The War of the Worlds

Synopsis: H.G. Well's classic novel is brought to life in this tale of alien invasion. The residents of a small town in California are excited when a flaming meteor lands in the hills. Their joy is tempered somewhat when they discover that it has passengers who are not very friendly. The movie itself is understood better when you consider that it was made at the height of the Cold War--just replace Martian with Russian....
Director(s): Byron Haskin
  Won 1 Oscar. Another 4 wins & 2 nominations.
85 min

In WWI, for the first time ever,

nations combined to fight nations,

using the crude weapons of the day.

WWII involved every continent.

Science provided new tools of war.

These reached an unparalleled peak

in their capacity for destruction.

Now, fought with the

terrible weapons of super-science,

menacing every creature

on Earth, comes...

No one would have believed,

in the middle of the 20th century,

human affairs were being closely

watched by a greater intelligence.

Yet, across the gulf of space,

on the planet Mars,

intellects vast and unsympathetic

regarded our Earth enviously,

slowly and surely

drawing their plans against us.

Mars is more than 140 million miles

from the sun.

For centuries it has been

in the last stages of exhaustion.

At night, temperatures drop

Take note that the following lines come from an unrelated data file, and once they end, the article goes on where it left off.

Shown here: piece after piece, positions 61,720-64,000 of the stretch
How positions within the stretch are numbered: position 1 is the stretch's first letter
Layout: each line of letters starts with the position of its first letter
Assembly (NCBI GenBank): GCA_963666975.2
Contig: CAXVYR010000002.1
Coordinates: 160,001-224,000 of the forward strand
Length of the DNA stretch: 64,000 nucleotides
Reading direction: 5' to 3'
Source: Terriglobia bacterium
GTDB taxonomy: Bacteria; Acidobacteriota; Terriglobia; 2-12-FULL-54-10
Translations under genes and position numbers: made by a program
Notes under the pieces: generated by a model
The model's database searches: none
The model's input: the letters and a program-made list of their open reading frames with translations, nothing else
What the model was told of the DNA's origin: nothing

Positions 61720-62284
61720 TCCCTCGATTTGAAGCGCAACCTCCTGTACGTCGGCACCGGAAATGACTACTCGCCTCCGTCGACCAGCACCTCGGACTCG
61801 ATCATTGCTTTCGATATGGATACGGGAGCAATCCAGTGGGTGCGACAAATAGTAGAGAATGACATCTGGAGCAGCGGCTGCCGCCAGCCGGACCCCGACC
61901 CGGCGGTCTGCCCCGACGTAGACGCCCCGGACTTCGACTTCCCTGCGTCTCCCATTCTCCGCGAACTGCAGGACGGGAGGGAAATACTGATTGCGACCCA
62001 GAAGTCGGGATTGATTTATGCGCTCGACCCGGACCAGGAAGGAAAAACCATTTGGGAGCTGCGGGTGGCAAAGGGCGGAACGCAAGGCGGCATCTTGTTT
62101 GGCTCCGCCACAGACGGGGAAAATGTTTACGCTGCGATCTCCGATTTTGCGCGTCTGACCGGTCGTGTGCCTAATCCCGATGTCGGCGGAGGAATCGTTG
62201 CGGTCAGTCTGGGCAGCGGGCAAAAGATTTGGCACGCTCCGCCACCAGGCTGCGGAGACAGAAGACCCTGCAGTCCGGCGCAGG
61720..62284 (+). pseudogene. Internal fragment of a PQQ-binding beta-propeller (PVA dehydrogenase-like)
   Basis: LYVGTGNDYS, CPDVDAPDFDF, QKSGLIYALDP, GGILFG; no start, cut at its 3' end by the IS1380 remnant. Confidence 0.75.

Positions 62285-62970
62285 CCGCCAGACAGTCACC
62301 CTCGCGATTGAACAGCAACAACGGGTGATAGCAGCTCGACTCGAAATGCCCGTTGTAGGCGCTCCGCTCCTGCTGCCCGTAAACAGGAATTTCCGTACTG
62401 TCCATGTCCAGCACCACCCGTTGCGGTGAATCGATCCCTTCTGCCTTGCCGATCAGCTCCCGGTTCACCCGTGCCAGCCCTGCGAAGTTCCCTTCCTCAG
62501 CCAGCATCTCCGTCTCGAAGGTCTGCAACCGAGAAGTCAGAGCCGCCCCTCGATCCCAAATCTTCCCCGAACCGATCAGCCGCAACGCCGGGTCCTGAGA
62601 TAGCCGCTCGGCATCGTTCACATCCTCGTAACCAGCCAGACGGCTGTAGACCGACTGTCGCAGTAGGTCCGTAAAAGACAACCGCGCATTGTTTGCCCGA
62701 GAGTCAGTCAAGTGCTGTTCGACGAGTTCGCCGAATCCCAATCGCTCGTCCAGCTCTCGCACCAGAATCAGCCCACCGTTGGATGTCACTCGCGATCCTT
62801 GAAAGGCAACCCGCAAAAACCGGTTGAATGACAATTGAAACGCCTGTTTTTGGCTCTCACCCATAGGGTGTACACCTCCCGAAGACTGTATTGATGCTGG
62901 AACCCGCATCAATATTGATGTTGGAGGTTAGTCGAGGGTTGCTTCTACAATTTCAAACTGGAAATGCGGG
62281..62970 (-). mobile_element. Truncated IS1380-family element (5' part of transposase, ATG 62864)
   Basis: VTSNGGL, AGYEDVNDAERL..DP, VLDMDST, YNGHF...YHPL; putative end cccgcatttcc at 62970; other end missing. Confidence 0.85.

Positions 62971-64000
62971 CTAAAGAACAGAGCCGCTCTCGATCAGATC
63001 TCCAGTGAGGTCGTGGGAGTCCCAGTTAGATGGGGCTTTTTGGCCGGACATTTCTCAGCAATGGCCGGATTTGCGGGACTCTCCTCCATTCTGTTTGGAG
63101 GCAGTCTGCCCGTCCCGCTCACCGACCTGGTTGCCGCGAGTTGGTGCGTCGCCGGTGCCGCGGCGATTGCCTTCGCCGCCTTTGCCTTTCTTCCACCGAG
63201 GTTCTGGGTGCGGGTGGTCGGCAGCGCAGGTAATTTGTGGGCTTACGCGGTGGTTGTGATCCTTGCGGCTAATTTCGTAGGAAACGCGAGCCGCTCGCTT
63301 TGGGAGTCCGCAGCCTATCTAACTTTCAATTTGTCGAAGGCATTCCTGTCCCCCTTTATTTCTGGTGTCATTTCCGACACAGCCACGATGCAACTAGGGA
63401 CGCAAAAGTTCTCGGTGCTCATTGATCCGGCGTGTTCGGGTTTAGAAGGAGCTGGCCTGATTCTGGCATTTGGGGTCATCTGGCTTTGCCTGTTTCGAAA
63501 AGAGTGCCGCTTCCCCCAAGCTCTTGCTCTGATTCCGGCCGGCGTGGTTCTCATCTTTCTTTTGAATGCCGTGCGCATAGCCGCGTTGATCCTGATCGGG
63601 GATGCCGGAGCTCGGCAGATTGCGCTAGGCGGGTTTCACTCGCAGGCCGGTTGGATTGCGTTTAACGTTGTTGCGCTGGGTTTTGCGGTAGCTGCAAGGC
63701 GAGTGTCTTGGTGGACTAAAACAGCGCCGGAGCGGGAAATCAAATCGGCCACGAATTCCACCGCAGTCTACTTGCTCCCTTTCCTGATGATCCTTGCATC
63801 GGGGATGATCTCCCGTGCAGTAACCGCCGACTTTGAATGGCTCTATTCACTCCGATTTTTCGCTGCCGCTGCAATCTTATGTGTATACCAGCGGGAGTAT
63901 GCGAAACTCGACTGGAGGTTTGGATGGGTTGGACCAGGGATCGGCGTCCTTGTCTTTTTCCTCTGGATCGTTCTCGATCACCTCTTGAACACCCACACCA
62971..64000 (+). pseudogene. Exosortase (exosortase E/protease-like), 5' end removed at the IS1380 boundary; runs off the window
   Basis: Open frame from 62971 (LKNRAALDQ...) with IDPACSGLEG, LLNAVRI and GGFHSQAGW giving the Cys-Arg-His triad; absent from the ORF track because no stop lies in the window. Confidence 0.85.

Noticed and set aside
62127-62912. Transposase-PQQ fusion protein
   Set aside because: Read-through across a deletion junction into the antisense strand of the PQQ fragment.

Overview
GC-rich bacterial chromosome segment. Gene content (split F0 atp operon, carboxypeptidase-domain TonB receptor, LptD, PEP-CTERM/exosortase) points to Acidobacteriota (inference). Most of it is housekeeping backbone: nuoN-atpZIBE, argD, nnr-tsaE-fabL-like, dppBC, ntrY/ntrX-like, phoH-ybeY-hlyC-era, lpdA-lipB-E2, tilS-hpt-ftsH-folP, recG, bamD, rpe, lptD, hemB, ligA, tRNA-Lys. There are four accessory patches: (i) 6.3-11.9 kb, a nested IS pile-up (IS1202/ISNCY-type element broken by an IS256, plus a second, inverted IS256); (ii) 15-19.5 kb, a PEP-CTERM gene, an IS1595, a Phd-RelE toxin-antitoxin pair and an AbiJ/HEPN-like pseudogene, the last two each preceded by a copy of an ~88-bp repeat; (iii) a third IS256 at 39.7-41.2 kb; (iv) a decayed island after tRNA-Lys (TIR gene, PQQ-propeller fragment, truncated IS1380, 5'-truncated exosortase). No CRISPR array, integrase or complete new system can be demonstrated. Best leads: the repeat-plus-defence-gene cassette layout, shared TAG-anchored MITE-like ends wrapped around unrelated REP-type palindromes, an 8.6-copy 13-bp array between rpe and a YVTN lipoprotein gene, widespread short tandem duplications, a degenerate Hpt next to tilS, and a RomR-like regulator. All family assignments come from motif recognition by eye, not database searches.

far below zero, even at its equator.

The inhabitants of this dying planet

looked across space with instruments

of which

we have scarcely dreamed,

searching for another world

to which they could migrate.

They could not go to Pluto,

outermost of all planets,

and so cold that its atmosphere

lies frozen on its surface.

They couldn't use Neptune or Uranus,

twin worlds in eternal night,

both surrounded by an atmosphere

of methane gas and ammonia vapour.

They considered Saturn, attractive

with its moons and rings,

but its temperature is

close to 270 degrees below zero,

and ice lies 15,000 miles deep

on its surface.

Their nearest world was Jupiter,

with giant cliffs of lava and ice,

with hydrogen flaming at the tops.

The atmosphere is awful. Thousands

of pounds to the square inch.

They couldn't go there, nor to Mercury,

nearest planet to the sun.

It has no air. The temperature at

its equator is that of molten lead.

Of all the worlds the life forms

on Mars could see and study,

only our own Earth was green

with vegetation, bright with water,

and possessed a cloudy atmosphere

eloquent of fertility.

It did not occur to mankind that a

swift fate might be hanging over us.

Or that from the blackness of outer

space we were being scrutinised.

Till the time we drew close to Mars'

orbit, during a pleasant summer...

- Is that a fireball or something?

- Boy, that's big.


- I wonder where it hit?

- Probably halfway to Pomona.

I'm gonna see. Who's coming?

This is Pine Summit. I got a smoke.

- 160l30.

- Azimuth:
160 degrees, 30 minutes.

Big? I bet it's as big as anything

that ever lit in California.

Better get something over there.

It's started a blaze already.

Number Three to D.O.

- D.O. To Number Three, come in.

- We're getting this under control.

Okay, send the tanker in, but you

stand by until that thing cools off.

- Someone ought to check on it.

- There's scientists fishing nearby.

They probably saw it come down.

I'll tell them. What's it look like?

It's too hot to get near enough

for a good look, but it's enormous.

I got a message for you. You're the

guys from Pacific Tech, ain't you?

- Looks like the fishing was good.

- Have some?

Well, I might just do that.

It's about that meteor.